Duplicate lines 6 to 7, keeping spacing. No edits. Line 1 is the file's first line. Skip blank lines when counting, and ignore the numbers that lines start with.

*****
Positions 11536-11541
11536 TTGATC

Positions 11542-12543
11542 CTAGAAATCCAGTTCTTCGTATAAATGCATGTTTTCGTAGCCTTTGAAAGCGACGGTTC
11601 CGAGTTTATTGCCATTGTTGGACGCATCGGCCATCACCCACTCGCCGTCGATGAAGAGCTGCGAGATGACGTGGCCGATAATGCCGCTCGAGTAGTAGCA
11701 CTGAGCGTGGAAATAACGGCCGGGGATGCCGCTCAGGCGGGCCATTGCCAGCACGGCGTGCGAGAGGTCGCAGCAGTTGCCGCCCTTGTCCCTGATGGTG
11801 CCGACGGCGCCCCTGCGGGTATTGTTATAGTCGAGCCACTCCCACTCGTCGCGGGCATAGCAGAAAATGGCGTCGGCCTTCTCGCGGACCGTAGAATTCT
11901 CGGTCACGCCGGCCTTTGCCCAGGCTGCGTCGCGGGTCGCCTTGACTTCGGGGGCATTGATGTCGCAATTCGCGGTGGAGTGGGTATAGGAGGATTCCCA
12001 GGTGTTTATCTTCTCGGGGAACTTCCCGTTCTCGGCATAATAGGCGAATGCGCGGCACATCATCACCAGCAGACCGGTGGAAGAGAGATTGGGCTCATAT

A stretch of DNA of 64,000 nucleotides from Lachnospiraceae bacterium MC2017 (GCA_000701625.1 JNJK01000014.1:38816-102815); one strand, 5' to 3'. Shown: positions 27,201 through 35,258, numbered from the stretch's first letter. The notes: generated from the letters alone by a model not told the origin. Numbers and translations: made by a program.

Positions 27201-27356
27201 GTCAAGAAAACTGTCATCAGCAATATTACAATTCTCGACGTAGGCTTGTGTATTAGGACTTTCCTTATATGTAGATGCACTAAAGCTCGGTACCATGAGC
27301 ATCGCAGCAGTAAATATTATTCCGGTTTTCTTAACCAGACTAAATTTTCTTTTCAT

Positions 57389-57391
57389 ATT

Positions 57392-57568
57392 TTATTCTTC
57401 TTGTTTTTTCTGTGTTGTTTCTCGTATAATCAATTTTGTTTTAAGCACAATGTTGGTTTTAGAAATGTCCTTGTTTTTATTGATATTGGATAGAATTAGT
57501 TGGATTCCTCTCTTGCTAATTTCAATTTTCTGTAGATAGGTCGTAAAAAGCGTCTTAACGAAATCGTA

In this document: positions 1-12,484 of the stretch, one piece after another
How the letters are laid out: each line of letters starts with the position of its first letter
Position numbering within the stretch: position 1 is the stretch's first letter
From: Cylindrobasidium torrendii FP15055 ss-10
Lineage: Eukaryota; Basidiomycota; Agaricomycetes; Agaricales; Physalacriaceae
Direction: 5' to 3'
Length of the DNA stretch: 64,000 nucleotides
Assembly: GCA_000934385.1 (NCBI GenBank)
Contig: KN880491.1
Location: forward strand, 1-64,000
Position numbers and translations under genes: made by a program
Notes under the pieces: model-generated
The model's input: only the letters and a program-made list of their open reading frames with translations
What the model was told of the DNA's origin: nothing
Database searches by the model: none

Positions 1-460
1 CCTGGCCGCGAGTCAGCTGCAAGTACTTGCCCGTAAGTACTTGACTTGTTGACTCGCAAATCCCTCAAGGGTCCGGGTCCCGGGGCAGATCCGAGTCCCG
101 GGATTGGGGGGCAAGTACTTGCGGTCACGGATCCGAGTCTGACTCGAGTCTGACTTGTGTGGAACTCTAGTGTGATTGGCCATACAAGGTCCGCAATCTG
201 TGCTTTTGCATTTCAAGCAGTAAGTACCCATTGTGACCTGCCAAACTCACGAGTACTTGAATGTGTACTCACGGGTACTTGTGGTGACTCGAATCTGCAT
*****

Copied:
11701 CTGAGCGTGGAAATAACGGCCGGGGATGCCGCTCAGGCGGGCCATTGCCAGCACGGCGTGCGAGAGGTCGCAGCAGTTGCCGCCCTTGTCCCTGATGGTG
11801 CCGACGGCGCCCCTGCGGGTATTGTTATAGTCGAGCCACTCCCACTCGTCGCGGGCATAGCAGAAAATGGCGTCGGCCTTCTCGCGGACCGTAGAATTCT